Categories: Funding Journalism

Open Society Foundations To Pull Out of Europe

With the foundation recognized as a major supporter of independent journalism, its decision is bad news for independent media in an increasingly media-captured Europe.

The Open Society Foundations (OSF) is reportedly on the verge of a substantial withdrawal from the European Union (EU), according to the Hungarian service of Radio Free Europe, which cites a letter sent recently to every Hungarian organization benefiting from the foundation’s support. OSF was established by businessman and philanthropist George Soros.

In a momentous move, the OSF Board of Directors decided to effectively conclude the foundation’s operations within the EU, redirecting its resources to alternative regions across the globe. 

According to Radio Free Europe, the leadership of OSF has outlined a “radical strategic change” aimed at maximizing the organization’s impact with its available resources. Moving forward, the organization will face significant limitations in terms of the resources that can be allocated within Europe.

The rationale behind this decision stems from the substantial financial investments made by EU institutions and governments in the realms of human rights, freedom, and diversity, areas in which the OSF is actively engaged. They state that in the future, they will only focus on Europe in relation to its role in “major global issues.” Concurrently, OSF is undertaking a comprehensive restructuring of its operation, slated for completion by 2024. 

The withdrawal of the OSF from Europe will affect many organizations, including media outlets and media freedom activists, according to Marius Dragomir, the director of the Media and Journalism Research Center. “The impact of OSF in the media field globally is immense,” Dragomir said.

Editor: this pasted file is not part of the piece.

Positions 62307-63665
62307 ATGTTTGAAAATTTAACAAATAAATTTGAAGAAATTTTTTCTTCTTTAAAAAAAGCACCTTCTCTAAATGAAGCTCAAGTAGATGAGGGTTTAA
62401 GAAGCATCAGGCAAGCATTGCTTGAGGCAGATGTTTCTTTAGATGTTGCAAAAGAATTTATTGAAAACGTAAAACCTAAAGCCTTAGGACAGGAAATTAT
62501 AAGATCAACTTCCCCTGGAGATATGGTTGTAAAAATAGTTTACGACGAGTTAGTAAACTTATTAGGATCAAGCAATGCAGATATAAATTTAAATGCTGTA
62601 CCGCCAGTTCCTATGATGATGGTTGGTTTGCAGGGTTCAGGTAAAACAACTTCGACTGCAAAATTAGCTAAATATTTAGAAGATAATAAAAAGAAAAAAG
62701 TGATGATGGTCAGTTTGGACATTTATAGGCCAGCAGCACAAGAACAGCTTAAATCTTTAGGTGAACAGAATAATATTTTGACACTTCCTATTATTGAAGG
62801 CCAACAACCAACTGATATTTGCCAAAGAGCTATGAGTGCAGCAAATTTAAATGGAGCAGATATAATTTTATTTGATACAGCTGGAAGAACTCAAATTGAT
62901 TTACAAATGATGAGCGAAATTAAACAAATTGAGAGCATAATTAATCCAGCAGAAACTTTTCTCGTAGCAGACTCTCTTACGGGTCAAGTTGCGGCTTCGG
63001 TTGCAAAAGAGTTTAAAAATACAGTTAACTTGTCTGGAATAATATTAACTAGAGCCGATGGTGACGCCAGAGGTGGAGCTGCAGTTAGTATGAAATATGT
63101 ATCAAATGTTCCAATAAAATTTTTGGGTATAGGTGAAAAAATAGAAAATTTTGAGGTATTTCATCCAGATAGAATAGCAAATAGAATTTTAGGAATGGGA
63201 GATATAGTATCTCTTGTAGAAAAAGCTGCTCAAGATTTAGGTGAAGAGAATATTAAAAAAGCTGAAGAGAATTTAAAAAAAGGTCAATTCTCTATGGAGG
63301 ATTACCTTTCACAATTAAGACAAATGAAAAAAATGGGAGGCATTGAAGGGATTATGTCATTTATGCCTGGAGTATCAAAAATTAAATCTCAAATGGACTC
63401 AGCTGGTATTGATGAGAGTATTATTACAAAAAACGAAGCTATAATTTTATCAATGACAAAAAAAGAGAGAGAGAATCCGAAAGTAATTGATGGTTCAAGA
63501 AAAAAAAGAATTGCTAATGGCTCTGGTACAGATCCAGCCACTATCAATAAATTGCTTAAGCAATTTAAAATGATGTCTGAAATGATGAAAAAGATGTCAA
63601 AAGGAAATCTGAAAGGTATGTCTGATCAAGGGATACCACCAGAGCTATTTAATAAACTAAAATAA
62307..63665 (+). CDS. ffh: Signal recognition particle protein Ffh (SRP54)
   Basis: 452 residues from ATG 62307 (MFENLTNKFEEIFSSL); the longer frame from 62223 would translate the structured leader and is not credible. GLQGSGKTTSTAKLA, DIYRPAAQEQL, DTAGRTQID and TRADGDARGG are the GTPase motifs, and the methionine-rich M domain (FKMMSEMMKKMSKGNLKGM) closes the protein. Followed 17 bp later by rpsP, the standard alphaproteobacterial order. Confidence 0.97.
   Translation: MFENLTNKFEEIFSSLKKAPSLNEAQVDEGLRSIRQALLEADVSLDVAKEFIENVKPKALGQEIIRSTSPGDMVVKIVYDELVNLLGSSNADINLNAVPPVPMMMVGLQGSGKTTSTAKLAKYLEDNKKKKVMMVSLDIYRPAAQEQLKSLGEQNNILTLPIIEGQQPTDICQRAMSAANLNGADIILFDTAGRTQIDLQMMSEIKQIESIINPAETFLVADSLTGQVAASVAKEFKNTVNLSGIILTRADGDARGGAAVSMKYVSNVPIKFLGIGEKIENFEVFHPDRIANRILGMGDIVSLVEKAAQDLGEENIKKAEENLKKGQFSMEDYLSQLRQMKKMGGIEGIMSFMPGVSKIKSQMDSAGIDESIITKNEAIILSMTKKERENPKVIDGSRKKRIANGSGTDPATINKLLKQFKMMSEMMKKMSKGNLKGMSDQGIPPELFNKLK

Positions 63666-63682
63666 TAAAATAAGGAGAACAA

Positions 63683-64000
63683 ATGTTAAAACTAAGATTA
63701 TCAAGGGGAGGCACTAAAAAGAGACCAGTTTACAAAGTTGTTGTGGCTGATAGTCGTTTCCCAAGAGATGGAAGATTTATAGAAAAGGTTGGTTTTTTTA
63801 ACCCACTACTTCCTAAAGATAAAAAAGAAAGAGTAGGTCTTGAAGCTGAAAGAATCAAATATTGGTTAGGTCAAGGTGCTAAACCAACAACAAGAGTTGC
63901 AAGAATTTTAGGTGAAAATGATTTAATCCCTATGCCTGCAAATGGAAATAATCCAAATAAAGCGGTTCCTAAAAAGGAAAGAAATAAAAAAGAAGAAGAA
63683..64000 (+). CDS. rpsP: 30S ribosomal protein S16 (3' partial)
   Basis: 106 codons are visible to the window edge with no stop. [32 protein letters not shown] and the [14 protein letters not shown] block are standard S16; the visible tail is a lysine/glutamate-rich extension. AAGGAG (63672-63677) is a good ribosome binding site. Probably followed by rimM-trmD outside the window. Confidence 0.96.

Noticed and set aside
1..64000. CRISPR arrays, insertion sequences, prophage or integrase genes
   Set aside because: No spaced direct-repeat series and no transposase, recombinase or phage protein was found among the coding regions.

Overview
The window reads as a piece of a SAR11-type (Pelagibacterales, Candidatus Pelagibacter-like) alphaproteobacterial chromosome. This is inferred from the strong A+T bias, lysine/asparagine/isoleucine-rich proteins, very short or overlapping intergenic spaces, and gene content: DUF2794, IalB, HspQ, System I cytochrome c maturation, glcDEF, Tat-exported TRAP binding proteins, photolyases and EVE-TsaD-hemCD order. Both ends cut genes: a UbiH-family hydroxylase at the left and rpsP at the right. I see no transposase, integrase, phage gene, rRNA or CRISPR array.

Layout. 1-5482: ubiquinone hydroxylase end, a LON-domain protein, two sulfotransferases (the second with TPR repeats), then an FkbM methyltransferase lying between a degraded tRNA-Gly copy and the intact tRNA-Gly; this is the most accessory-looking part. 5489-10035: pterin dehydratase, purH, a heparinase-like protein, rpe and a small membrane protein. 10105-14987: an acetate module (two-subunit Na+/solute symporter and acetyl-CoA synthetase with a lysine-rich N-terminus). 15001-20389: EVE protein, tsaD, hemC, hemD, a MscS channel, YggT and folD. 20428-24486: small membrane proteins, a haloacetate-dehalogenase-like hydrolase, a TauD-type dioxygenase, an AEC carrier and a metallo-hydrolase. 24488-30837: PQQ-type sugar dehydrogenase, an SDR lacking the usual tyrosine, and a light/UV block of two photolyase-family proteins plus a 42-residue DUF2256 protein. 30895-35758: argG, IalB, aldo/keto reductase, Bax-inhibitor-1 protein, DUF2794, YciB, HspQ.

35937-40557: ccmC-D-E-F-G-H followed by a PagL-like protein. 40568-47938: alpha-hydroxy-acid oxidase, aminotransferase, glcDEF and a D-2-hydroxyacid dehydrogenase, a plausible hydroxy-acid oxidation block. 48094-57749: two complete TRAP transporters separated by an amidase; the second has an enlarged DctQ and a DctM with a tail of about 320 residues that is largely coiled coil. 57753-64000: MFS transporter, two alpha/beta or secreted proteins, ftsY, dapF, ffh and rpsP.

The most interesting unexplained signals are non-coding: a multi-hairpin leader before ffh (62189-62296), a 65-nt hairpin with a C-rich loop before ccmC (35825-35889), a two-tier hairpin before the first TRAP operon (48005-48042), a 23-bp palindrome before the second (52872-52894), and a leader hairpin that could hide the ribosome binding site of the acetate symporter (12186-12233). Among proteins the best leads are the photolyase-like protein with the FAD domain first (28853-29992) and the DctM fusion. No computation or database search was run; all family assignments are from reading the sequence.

After a nearly decade-long stint with OSF, where he managed the foundation’s media research globally, Dragomir has been studying the impact of philanthropies worldwide. “By far, OSF has had the greatest impact [in the media], especially in difficult media environments,” Dragomir said. Ongoing research carried out by the center he is leading shows that almost all independent media in countries with high government control have survived thanks to OSF’s support. In certain instances, this support endured for over a decade. “It’s an incredible record,” Dragomir said. 

He says that indeed, the EU has been pouring taxpayer money into the media in recent decades. However, access to EU funds is difficult, especially for small media companies in countries with high levels of capture, where most of the media is controlled by the government and their cronies. “EU funding schemes are incredibly byzantine,” he added. “Philanthropies are much easier to work with, and OSF in particular is truly flexible,” Dragomir said. 

In response to the aggressive actions taken by the Hungarian government under the leadership of autocratic prime minister Viktor Orban, the OSF made the decision to relocate its headquarters from Budapest to Berlin in 2018. In a recent development, OSF has revealed its plans to undergo a comprehensive restructuring of its global entities, which will lead to a significant downsizing of its workforce by 40%.

With autocratic governments beefing up their control over large swathes of the media in an increasing number of European countries, support for independent media is essential. Attempts by the EU to protect media freedom in countries with high government control have led to no progress. Complaints against instances of government control of the media in Hungary, for example, have all been rejected by the European Commission. In the past two years, EU officials have been working on a new piece of legislation called the European Media Freedom Act, which aims to address media capture across Europe. However, experts do not expect the law to have any significant impact on media capture.

In this context, media donors play a key role. Although several donor organizations currently finance media outlets in Europe, the withdrawal of OSF from the European will undoubtedly leave a significant gap in the support for independent journalism.

Photo: World map on OSF website describing where their support goes today (photo MediaPowerMonitor)

Elena Nogueroles

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